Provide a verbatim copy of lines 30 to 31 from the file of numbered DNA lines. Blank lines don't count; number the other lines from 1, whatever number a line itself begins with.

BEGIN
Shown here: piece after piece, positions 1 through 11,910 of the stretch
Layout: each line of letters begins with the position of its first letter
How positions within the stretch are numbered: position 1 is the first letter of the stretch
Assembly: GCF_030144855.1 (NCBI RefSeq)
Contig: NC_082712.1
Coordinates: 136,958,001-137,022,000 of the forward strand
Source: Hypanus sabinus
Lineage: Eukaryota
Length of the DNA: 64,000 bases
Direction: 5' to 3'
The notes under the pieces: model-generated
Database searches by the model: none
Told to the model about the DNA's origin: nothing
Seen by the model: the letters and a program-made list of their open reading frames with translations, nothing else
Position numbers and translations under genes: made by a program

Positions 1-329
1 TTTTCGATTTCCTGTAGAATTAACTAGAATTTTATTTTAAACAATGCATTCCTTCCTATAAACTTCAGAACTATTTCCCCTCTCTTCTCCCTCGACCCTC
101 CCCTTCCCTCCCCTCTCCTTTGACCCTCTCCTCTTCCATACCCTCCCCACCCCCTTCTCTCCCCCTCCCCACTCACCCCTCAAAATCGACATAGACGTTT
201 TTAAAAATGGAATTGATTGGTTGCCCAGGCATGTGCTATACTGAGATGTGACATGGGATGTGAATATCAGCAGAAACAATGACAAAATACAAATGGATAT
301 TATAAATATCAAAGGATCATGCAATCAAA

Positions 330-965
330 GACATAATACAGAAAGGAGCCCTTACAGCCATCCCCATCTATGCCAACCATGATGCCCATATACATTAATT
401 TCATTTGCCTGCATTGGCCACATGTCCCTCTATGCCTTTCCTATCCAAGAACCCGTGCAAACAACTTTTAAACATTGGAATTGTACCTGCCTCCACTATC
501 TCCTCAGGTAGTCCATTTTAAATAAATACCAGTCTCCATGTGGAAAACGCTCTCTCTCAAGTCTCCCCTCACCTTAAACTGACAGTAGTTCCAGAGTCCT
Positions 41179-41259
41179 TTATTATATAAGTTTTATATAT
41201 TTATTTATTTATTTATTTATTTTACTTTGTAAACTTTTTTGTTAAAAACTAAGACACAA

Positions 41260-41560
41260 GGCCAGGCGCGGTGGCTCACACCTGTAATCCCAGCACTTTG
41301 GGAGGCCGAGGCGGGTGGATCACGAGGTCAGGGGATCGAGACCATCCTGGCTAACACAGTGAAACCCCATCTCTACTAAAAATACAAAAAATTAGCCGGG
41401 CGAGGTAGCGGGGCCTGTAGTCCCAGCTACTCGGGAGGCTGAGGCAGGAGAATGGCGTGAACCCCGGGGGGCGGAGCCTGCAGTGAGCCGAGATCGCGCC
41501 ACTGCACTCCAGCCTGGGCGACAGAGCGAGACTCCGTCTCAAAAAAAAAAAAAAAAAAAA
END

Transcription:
41301 GGAGGCCGAGGCGGGTGGATCACGAGGTCAGGGGATCGAGACCATCCTGGCTAACACAGTGAAACCCCATCTCTACTAAAAATACAAAAAATTAGCCGGG
41401 CGAGGTAGCGGGGCCTGTAGTCCCAGCTACTCGGGAGGCTGAGGCAGGAGAATGGCGTGAACCCCGGGGGGCGGAGCCTGCAGTGAGCCGAGATCGCGCC